Alright, let's set the tone before anybody gets mad. This is the title of an actual scientific study, OK? Let's not shoot the news editor.
Now that that's settled, here's the story: researchers at Florida State University and Northwestern University have found, in fact, women like being valued for sex when that valuation comes from a committed partner. Hence the title of the study. What that means, roughly, is that when strangers or partners of low levels of commitment objectify or sexually value women, it leads to increased levels of body shame and anxiety. Conversely, when male partners showing high levels of commitment (i.e. they're married and satisfied with the relationship) demonstrate sexual valuation, that leads to women feeling satisfied and content.
This is all technical speak to say: Women don't like catcalls and non-committed booty calls. But women love boning committed partners, and it makes them happy.
Now, that's not to say women can't enjoy casual sex. But evolutionarily speaking, it benefited ancestral women to find and maintain long-term commitments, since, after all, they're the ones to carry around that bun in the oven for nine months. It also benefited them to respond positively to sexual valuation by men in committed, long-term relationships, because more sex led to greater chances of reproduction.
The present publication cited copious previous research, but conducted two studies to suss out its findings. The first study surveyed 113 newlywed couples, with the husbands reporting on sexual valuation, body valuation, and non-physical valuation of their wives, along with marital satisfaction. Wives reported on perceived partner commitment and marital satisfaction. Researchers found that wives were less satisfied with their marriages when they perceived their husbands as being less committed and valued them for sex, while wives were more satisfied with their marriages when they perceived their husbands as being more committed and valued them for sex.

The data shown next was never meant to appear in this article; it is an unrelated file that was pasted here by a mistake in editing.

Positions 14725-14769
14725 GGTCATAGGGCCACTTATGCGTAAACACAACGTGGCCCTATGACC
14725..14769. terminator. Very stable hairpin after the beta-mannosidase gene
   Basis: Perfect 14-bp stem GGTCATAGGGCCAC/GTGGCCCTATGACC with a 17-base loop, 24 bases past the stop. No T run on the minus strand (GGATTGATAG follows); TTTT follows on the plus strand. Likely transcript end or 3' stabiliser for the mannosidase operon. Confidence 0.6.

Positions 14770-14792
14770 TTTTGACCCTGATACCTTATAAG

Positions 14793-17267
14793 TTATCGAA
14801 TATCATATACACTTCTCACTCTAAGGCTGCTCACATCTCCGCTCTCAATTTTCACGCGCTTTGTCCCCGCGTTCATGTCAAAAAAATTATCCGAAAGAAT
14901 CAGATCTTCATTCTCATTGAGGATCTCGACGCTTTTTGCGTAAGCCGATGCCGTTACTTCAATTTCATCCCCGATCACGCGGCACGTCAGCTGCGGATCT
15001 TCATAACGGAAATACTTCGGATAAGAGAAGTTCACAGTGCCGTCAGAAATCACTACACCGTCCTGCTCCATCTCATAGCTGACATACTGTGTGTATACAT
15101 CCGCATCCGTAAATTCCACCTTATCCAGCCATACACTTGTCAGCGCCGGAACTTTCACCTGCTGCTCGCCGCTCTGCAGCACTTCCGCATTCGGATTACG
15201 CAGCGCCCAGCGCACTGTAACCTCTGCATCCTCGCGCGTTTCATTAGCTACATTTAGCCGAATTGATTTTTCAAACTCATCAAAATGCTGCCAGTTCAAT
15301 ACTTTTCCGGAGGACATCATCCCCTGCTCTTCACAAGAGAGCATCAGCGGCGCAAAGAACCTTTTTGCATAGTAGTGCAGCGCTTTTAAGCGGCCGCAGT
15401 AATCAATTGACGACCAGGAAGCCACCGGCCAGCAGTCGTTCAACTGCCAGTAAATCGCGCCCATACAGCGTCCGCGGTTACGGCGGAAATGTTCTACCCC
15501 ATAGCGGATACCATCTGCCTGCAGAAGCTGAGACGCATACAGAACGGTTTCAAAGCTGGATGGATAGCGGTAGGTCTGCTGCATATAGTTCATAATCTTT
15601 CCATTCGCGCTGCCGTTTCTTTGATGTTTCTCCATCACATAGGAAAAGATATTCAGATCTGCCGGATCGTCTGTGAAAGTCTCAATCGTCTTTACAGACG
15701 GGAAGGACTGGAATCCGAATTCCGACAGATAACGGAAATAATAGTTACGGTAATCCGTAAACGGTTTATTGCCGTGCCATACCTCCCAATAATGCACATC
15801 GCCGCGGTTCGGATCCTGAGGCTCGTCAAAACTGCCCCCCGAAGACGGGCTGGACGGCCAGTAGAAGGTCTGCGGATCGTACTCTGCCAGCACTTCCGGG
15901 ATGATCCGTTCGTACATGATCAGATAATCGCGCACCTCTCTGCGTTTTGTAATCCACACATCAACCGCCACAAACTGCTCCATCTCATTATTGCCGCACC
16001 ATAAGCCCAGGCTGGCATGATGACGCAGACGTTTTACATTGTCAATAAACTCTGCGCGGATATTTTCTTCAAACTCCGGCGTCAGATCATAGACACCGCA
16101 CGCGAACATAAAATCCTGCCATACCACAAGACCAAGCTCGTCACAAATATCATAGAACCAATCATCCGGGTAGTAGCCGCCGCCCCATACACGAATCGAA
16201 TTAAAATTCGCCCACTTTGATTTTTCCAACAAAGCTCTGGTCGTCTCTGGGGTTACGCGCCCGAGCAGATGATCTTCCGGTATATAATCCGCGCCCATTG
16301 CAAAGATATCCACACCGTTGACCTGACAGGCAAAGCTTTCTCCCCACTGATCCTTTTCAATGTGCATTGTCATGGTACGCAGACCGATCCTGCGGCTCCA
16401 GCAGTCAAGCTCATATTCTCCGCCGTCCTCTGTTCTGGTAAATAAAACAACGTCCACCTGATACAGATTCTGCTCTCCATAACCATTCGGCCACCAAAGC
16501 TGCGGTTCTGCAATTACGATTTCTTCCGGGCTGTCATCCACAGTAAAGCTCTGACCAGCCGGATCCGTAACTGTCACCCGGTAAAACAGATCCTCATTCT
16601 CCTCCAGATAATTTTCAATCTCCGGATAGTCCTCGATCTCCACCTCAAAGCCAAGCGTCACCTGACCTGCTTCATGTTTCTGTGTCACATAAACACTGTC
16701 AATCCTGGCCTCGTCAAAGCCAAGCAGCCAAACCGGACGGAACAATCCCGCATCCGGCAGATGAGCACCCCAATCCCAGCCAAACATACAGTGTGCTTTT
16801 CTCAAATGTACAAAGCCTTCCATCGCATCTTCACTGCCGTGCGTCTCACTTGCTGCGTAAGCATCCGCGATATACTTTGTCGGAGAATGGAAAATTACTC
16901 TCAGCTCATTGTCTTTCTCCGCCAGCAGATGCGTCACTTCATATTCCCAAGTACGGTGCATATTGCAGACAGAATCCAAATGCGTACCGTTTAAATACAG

The second study of 108 newlywed couples reported on sexual frequency, perceptions of partner commitment, and marital satisfaction. This was based on the theory that "sexual valuation... would result in frequent sex" and "frequent sex would have been adaptive in the context of a committed relationship but maladaptive in the context of a less committed relationship."
In the end, the research concluded that "interpersonal processes do not have universally positive or negative implications for relationships; rather, their implications depend on the context in which they occur, including contexts that were reproductively beneficial or costly throughout evolutionary history." In other words, women don't straight-up like been seen as sexy, nor do they straight-up dislike being seen as sexy. It all depends on who's seeing them as sexy.
In other news, I'm single, ladies. And I see high value in committed relationships.
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Ryan Craggs is Thrillist's Senior News Editor. He's single, ladies, and sees high value in committed relationships. Follow him @ryanrcraggs.